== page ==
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Smith v. Smith

Court of Appeals of Ohio, Twelfth District, Clermont

September 5, 2017

PAULETTE SMITH, Plaintiff-Appellee,
v.
LINK SMITH, Defendant-Appellant.

         APPEAL FROM CLERMONT COUNTY COURT OF COMMON PLEAS DOMESTIC RELATIONS DIVISION Case No. 2014 DRA 1222

          Susan Mineer, for plaintiff-appellee.

          Kroener & Hale, Angela Penick, for defendant-appellant.

          OPINION

          RINGLAND, J.

         {¶ 1} Defendant-Appellant, Link Smith ("Husband"), appeals from the decision of the Clermont County Court of Common Pleas, Domestic Relations Division, that distributed certain marital property and awarded spousal support to Paulette Smith ("Wife"). For the reasons detailed below, we affirm in part, reverse in part, and remand this matter to the trial court.

         {¶ 2} Husband and Wife married in 1976 and are the adoptive parents of their seven- year-old grandson. During the marriage, both Husband and Wife operated several small businesses. Pertinent to this case, Husband was self-employed working for L. Smith Pallets, LLC. Wife provided funds to start up the business and assisted with certain administrative functions.

         {¶ 3} In February 2013, the pallet company building was destroyed in a fire. Husband had allowed the liability insurance on the property to lapse and therefore the fire resulted in a complete loss. In order to continue operations, Husband secured a significant line of credit and rebuilt the building.

         {¶ 4} Wife filed for divorce on October 3, 2014. A trial was held in February 2016 where evidence was introduced as to the parties' various properties. There was also evidence introduced with respect to custody, child support, and spousal support. Following its review of the evidence, the trial court named Wife residential parent of the child and awarded child support. Pertinent to this appeal, the trial court also granted spousal support and divided the parties' marital property. The trial court determined that the pallet company was marital property and valued the company at $176, 494. The trial court's decision allowed Husband to continue operation of the business. However, because of Husband's failure to maintain liability insurance on the property, the trial court found that Wife should not be liable on the remaining pallet company debts. Husband now appeals the decision of the trial court, raising two assignments of error for review.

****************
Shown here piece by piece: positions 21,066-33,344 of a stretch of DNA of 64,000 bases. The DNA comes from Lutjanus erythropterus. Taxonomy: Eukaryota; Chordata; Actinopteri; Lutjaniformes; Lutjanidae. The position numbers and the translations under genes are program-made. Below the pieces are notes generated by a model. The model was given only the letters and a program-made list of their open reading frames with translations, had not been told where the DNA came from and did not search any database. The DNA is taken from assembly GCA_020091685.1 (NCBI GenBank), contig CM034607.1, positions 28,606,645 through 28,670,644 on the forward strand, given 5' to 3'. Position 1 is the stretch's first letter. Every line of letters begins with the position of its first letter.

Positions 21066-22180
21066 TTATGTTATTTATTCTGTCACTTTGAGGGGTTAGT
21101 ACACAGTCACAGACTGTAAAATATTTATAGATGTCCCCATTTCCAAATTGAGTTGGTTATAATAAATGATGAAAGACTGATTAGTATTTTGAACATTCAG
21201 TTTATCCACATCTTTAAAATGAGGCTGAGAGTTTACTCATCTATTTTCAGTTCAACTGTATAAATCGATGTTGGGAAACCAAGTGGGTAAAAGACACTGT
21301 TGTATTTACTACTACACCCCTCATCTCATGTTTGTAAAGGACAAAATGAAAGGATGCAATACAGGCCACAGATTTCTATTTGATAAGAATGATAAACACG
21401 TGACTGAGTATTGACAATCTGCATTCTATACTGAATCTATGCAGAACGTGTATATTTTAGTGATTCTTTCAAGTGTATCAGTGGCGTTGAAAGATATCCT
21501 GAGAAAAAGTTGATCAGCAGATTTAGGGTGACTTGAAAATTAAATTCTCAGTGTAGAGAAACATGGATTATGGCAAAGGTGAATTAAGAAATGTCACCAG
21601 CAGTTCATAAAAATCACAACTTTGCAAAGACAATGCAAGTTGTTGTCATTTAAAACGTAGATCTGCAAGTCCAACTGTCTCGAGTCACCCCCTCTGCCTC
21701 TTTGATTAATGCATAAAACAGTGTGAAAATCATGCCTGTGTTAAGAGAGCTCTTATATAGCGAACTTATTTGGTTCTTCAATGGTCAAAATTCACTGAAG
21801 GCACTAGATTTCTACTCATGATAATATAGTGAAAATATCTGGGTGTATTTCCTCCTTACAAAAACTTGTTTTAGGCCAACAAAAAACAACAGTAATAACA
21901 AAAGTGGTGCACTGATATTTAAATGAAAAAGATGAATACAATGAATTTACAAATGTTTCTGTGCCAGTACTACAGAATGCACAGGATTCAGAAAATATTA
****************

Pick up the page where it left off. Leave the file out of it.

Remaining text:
{¶ 5} Assignment of Error No. 1:

         {¶ 6} A COURT ABUSES ITS DISCRETION WHEN IT FINDS FINANCIAL MISCONDUCT PURSUANT TO R.C. 3105.171 (E)(4) WHERE AN ACCIDENTAL OUTSIDE FORCE DAMAGED AND DEPRECIATED MARITAL PROPERTY WITHOUT ANY WRONGDOING BY A PARTY.

         {¶ 7} In his first assignment of error, Husband argues the trial court erred by finding that he had committed an act of financial misconduct by failing to have insurance on the marital business.

         {¶ 8} Property division in a divorce proceeding is a two-step process that is subject to two different standards of review. Grow v. Grow, 12th Dist. Butler Nos. CA2010-08-209, CA2010-08-218, and CA2010-11-301, 2012-Ohio-1680, ¶ 11. Initially, pursuant to R.C. 3105.171(B), "the court shall * * * determine what constitutes marital property and what constitutes separate property." "Although the statute does not mention debt as an element of marital and separate property, the rules concerning marital assets have been consistently applied to marital and separate debt." Ohmer v. Renn-Ohmer, 12th Dist. Butler No. CA2012-02-020, 2013-Ohio-330, ¶ 35. An appellate court reviews the trial court's classification of property or debt as marital or separate under the manifest-weight-of-the-evidence standard. Oliver v. Oliver, 12th Dist. Butler No. CA2011-01-004, 2011-Ohio-6345, ¶ 8;

         {¶ 9} After classifying the property as separate or marital, "the court shall disburse a spouse's separate property to that spouse" and divide the marital property equally. R.C. 3105.171(C)(1) and (D). However, if the court finds an equal division would be inequitable, then the court must divide the property in a manner it determines is equitable. R.C. 3105.171(C)(1); Roberts v. Roberts, 12th Dist. Clinton Nos. CA2012-07-015 and CA2012-07-016, 2013-Ohio-1733, ¶ 34. As mentioned above, the concepts related to "property" relate to both the parties' assets and debts. Ohmer at ¶ 35. The trial court is given broad discretion in fashioning a property or debt division and will not be reversed absent an abuse of discretion. Williams v. Williams, 12th Dist. Warren No. CA2012-08-074, 2013-Ohio-3318, ¶ 54. To find abuse of discretion, we must determine that the trial court's decision was unreasonable, arbitrary, or unconscionable, and not merely an error of law or judgment. Blakemore v. Blakemore, 5 Ohio St.3d 217, 219 (1983).

         {¶ 10} Findings as to whether a party has engaged in financial misconduct are reviewed pursuant to the manifest-weight-of-the-evidence standard. Robinson v. Robinson, 12th Dist. Warren No. CA2012-11-118, 2013-Ohio-4435, ¶ 14. Under this standard, the reviewing court weighs the evidence and all reasonable inferences, considers the credibility of witnesses, and determines whether in resolving conflicts in the evidence, the finder of fact "clearly lost its way and created such a manifest miscarriage of justice that the [judgment] must be reversed and a new trial ordered." Id., quoting Eastley ...


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